FIG. 9 shows a plan view of another alternative tray to that of FIG. 2.
It should be noted that where a cross section is shown in the Figures, instead of being hatched the cross section portions are shown as a solid area.
Referring to FIGS. 1a and 1b, the mounting assembly 1 comprises a plurality of trays 2 with demountable hinges 3 at their corners. The trays 2 are stacked together, adjacent trays 2 being attached to each other by means of the hinges 3. At each end of the assembly 1, a cover 21 is provided.
Two alternative configurations are shown, in FIGS. 1a and 1b respectively. In a first configuration, shown in FIG. 1a, each of the trays 2 is hinged to each adjacent tray 2 at the same edge 4 with respect to the stack. The opposing edge 5 of each tray 2 is unattached. Hence the stack can be opened like a book, between any pair of adjacent trays, each tray 2 consituting a page of the "book". This gives access to either face 6 of all the trays 2 in the assembly 1.
In a second configuration, shown in FIG. 1b, each of the trays 2 is hinged to its adjacent trays at alternate edges 4, 5 with respect to the stack. Hence the stack can be opened zig-zag fashion to expose a preselected surface area. That area may range from being as small as the area of the faces 6 of two adjacent trays 2, to being as large as the total area of one side of all the trays 2, put together, if the asssembly 1 is fully opened out.
By using demountable hinges 3, it is possible to go from one configuration to the other, and indeed to any further configuration required, which might be a combination of the first and second. This can be achieved simply by disconnecting certain hinges 3 and connecting a different combination.
The trays 2 and the hinges 3 will now be described in more detail, with reference to FIGS. 2, 3 and 4.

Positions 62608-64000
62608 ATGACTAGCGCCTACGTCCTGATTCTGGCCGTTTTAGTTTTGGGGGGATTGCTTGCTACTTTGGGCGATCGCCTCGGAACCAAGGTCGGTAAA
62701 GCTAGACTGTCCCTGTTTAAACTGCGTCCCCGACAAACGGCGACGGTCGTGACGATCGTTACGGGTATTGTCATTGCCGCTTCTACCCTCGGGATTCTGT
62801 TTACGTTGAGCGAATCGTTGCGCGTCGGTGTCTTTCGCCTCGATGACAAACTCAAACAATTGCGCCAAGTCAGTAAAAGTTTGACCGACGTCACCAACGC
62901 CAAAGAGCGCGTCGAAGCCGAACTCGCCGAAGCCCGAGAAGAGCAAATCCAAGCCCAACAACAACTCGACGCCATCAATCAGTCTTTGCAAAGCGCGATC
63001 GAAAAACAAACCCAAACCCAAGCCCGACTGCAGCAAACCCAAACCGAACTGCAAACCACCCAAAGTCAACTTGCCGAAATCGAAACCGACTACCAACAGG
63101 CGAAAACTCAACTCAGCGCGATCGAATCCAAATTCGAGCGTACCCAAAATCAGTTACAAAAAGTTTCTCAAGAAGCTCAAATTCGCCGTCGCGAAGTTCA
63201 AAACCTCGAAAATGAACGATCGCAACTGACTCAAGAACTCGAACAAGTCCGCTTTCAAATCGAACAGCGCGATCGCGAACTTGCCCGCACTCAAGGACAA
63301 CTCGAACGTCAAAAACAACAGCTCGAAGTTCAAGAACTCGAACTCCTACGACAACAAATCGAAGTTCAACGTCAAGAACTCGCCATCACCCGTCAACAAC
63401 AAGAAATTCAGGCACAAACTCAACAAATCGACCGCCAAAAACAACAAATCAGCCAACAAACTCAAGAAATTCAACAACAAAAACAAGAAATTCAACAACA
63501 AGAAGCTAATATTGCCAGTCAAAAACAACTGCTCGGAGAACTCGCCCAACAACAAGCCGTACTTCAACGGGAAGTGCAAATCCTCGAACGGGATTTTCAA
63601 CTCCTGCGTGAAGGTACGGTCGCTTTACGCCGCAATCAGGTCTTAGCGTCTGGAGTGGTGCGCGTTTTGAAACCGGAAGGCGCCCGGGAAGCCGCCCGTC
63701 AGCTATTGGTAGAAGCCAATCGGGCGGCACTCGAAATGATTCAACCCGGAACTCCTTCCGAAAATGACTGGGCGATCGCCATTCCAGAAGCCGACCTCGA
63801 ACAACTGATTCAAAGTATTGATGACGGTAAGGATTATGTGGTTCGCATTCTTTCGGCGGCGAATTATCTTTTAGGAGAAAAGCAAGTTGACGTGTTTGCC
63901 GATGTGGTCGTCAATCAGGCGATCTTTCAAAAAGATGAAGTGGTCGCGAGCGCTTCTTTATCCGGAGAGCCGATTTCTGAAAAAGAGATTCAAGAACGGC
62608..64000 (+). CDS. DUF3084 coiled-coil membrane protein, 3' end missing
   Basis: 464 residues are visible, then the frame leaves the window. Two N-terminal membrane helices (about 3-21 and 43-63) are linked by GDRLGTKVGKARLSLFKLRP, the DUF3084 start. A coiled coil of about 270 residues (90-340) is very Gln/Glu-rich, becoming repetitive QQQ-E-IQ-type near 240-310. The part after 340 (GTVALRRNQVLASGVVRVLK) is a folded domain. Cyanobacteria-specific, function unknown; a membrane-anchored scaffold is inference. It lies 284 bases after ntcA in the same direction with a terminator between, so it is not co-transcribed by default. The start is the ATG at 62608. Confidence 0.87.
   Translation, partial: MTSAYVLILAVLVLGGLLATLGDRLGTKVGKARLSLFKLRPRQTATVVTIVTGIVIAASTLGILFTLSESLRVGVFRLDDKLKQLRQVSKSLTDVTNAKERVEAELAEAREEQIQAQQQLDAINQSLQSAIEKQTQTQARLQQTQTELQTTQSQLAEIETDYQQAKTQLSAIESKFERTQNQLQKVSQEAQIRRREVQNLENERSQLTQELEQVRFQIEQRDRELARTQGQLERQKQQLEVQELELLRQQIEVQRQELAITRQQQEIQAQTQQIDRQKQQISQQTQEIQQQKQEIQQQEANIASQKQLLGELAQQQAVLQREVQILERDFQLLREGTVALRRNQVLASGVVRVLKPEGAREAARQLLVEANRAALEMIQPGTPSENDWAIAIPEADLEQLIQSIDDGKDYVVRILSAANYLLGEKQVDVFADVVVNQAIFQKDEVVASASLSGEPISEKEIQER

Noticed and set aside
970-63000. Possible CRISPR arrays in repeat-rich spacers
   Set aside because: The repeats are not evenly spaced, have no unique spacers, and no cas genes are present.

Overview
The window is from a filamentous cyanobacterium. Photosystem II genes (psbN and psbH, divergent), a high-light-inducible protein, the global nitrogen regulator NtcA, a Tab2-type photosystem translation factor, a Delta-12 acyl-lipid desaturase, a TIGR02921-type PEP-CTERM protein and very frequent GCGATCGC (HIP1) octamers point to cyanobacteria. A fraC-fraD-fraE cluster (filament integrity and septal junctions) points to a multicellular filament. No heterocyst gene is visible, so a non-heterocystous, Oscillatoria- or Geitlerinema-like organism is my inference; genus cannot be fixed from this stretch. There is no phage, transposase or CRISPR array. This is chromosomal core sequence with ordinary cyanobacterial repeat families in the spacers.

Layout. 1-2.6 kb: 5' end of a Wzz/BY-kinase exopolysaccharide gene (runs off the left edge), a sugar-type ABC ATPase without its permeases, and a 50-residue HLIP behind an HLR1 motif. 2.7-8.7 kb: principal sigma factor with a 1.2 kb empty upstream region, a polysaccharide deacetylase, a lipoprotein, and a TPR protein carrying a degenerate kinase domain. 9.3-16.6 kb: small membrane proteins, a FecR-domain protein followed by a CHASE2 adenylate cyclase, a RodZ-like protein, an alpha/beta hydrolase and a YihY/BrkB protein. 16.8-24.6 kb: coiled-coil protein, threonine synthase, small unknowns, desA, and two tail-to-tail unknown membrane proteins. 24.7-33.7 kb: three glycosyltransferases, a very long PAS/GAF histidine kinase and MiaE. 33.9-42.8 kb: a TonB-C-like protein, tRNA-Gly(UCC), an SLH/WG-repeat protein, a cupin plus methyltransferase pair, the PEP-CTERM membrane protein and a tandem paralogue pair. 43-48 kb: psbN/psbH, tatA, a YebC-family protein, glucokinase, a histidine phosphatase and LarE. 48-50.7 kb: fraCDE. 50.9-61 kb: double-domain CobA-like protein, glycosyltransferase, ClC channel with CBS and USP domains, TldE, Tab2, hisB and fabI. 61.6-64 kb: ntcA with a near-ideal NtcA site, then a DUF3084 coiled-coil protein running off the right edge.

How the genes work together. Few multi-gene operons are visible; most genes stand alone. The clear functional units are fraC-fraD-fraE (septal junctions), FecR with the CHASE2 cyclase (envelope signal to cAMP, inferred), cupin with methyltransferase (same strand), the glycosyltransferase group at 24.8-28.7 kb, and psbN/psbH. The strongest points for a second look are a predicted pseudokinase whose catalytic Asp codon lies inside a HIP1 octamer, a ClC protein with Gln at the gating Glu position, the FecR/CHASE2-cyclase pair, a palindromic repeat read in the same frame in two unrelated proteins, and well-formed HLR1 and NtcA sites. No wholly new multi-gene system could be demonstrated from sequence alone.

Referring to FIG. 2, each tray 2 comprises substantially a moulded plastic plate provided with optical fibre guides 8 and with mounting points for components 9. Optical fibre 10 can be brought onto the tray 2 at either long side, the tray 2 being roughly rectangular with rounded corners. The fibre 10 is guided and retained on the tray 2 by means of fibre guides 8, spare fibre being stored around the edge of the tray 2.
At each corner of the tray 2 are the detachable connecting hinges 3. Referring to FIG. 3, each hinge 3 comprises two complementary parts 3a, 3b, mounted on respective trays 2 so that when the trays 2 are stacked together, a hinge part 3a on one tray 2 can be connected with a complementary hinge part 3b on the adjacent tray 2 to complete a detachable connecting hinge 3. The hinge parts 3a, 3b comprises a collar 3a and a peg 3b respectively, the peg 3b fitting into the collar 3a to complete a hinge 3. The collar 3a in each case is mounted on a slightly resilient neck 3c, this allowing the hinge 3 to be either made or unmade.
Referring to FIGS. 2 and 4, the tray 2 is provided with mounting points 9 for components (not shown) of different types. The centre 12 of the tray is hollow and can accommodate a component whose depth is of the same order as that of the tray 2, without the component protruding from the tray 2. Towards the edge of the tray 2 are provided further mounting points 9 which can accommodate shallower components, on either face. Other mounting points may also be provided.
It would be possible to accommodate particularly large components by using adjacent trays 2 in an assembly with complementary cut-out sections, or depressions, which co-operate to provide a suitable cavity.
The dimensions of each tray 2 ar 10×21×1 cm. This allows the optical fibre to be guided round curves of minimum bend radius 3.5 cm. The fibre enters and leaves the tray 2 at a long side 22 of the tray 2.
Referring to FIG. 5, a tray 2 may have a number of alternative features.
When two adjacent trays 2 are hinged together, clearly any fibre going from one tray 2 to the other must do so at the long side between the hinges 3. To avoid overbending the fibre during manipulation of a tray assembly, the fibre is guided so that it enters or leaves a tray 2 following a line which is substantially along the hinge axis. It is convenient to provide cutouts 13 at the point where a fibre enters or leaves a tray 2. This allows a fibre to go easily from one face to the other of a particular tray 2, or to be led onto either face of a tray 2, from elswhere. To improve guidance of the fibre, as well as fibre guides 8, channels 23 may be provided particularly at the long sides 22 of a tray 2.